"Why does Moz have to take over the World anyway?"
It doesn't. However, it does need to maintain a significant presence amongst end-users to ensure sites don't go with IE-only designs.
#32 and that, I'm afraid, isn't going to happen
Tuesday July 22nd, 2003 8:31 PM
"already preinstalled SW, is only going to result in more Help desk calls." Microsoft has no more control over what third party software may be on a PC than Mozilla does, and because of MSIE's tight integration with Windows they are more likely to have problems with third party aps than Mozilla is.
"Why does Moz have to take over the World anyway?"
If you don't have a minium user base you see things like this "InstallShield Update Service Publisher Website requires Internet Explorer 5 (or higher), Cookies & Scripting enabled. Please ensure that all three of these requirements are met, as we have detected that you are not using Internet Explorer."
Installshield might be willing to write off 7 or 8 percent of users as costing more money than it's worth, but would be far less likely to write off 25% of potental customers if Mozilla reached that market share.
If you want to "get Mozilla on computers" what you need is some feature that enances the viewing of porn. That will get people to downloaded it real quick. :)
New slogan: "Better babes through Mozilla!"
"If you want to "get Mozilla on computers" what you need is some feature that enances the viewing of porn"
It allready has that feature. libpr0n is the name of the viewing library.
It's called "pop-up blocker".
I can see that more and more pop-ups are able to get displayed in Firefox. You can find fiefox features and specifications here: <http://www.miscproject.co…ila-firefox-explorer.html>
#43 you may be onto something here....
Thursday July 24th, 2003 6:47 AM
although i am not advocating or opposing the pr0n angle on mozilla, there is no doubt that often technologies can become popular just from that angle. Just look at VHS over Betamax.
#30 get into the hands of the press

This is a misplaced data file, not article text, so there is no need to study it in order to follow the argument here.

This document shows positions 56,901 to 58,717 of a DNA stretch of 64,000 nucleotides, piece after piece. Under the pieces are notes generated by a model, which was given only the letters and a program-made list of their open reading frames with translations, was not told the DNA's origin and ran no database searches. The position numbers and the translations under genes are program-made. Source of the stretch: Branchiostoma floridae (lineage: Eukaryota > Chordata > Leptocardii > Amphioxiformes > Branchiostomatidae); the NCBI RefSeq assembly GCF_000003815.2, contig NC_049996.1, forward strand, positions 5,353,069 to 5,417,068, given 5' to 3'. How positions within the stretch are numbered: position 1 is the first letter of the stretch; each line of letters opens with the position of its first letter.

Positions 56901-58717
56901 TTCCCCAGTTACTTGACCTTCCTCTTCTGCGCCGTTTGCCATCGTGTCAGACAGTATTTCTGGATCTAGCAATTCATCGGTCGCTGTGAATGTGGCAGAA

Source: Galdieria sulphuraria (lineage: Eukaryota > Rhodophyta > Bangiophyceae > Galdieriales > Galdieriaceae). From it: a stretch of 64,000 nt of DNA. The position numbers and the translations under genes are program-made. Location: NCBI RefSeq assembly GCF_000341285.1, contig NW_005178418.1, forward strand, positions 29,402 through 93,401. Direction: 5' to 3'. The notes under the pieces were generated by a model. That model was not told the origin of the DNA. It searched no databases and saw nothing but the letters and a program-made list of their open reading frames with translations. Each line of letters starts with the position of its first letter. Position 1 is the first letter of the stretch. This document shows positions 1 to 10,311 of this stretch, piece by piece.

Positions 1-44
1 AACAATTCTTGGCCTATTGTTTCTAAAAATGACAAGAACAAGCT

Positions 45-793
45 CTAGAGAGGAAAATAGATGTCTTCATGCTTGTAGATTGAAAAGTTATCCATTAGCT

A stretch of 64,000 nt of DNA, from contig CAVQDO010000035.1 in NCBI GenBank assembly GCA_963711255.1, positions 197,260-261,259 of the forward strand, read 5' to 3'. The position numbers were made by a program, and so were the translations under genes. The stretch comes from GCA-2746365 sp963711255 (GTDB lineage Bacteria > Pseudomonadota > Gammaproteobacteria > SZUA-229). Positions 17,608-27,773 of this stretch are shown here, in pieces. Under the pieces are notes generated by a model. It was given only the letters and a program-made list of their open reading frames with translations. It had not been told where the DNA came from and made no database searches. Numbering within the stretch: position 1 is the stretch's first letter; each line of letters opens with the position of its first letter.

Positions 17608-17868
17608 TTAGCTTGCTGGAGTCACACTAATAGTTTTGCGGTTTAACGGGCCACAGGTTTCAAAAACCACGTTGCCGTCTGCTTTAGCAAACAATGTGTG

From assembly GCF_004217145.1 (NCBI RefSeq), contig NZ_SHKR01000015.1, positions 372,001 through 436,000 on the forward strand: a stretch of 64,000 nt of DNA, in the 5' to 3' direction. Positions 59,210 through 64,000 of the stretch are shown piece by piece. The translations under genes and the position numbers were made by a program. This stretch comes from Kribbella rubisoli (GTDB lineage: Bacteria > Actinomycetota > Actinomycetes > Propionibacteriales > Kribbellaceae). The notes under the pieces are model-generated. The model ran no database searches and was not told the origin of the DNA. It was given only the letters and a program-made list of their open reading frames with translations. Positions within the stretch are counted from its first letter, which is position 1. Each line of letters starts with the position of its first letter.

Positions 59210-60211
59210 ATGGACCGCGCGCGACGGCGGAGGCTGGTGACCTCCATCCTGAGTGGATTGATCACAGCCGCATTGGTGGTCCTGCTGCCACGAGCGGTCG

by jaw79 <email@example.com>
Tuesday July 22nd, 2003 8:17 PM
from a post on a john dvorak article at <http://discuss.pcmag.com/…mag/messages?msg=15635.54>
particularly: "Mozilla is a perfect example. When they finally got to release One I had to find out about it in a discussion group. Nobody from Mozilla.org has ever contacted me as far as I know. The Opera people, I have to say, are very responsive."
it sounds like no one is even trying to get attention. granted this article was a long time ago, but getting articles in mass media will at least get the mozilla name in people's heads. so, as nice as bumper stickers are and i would throw down on a stuffed mozilla lizard in a heartbeat, i think maybe a top down approach would work better here. get the product into the hands of mainstream media. make sure every release is accompanied with a press release that goes out to cnet, pcmag, etc.
just my $.02
Look at these names as if you had never heard of them.
"Netscape". Must Be something to do with the Internet.
"Internet Explorer". Some kind of Internet software.
"Mozilla". ??? What does it do?
"Firebird". Some kind of Racing game?
The Browser that the Mozilla foundation releases needs a marketable name that clearly identifies it as Internet software. The average user has no clue what a Mozilla is or what it does.
No, I disagree. With sufficient brand awareness, any name is acceptable and becomes self-describing. For example:
How does Ford suggest 'a car manufacturer'? How does Nike suggest 'a shoe maker'? How does Sprint suggest 'a communications company'? Maybe Sprint should have been the one selling shoes :) How does IBM suggest 'a technology company'? (And don't say because it means International Business Machines -- most people wouldn't know that.)
In fact, a 'descriptive' name may in fact *hinder* brand uptake. Somehow 'Nike' or 'Reebook' is much catchier and memorable than 'John's shoes'...
The meaning of 'Netscape' had to be learnt as a brand, like any other product. I'll bet you a large sum that IE was initially sold to people by saying, 'It's just like Netscape'!
In any case, if you *must* identify the product as a browser, I think "Mozilla Browser" will do just nicely.
Nondescriptive names can become valued trademarks with a large advertising budget. Do you plan on cutting the Mozilla Foundation a multi million dollar check for an ad campaign?
"Descriptive names" are not good ideas for trademarks. In general a trademark needs to be unique and not-in-common-usage to be protectable. A trademark owner does not need a large advertising budget to have their mark become valuable. Google did not earn a powerful trademark through advertising - it was through utility. Of course, Google also runs the risk of losing their trademark, if they don't defend it. Do you say "facial tissue" or "Kleenex"? Do you say "photocopy" or "Xerox"? Do you say "kick ass browser" or "Mozilla"?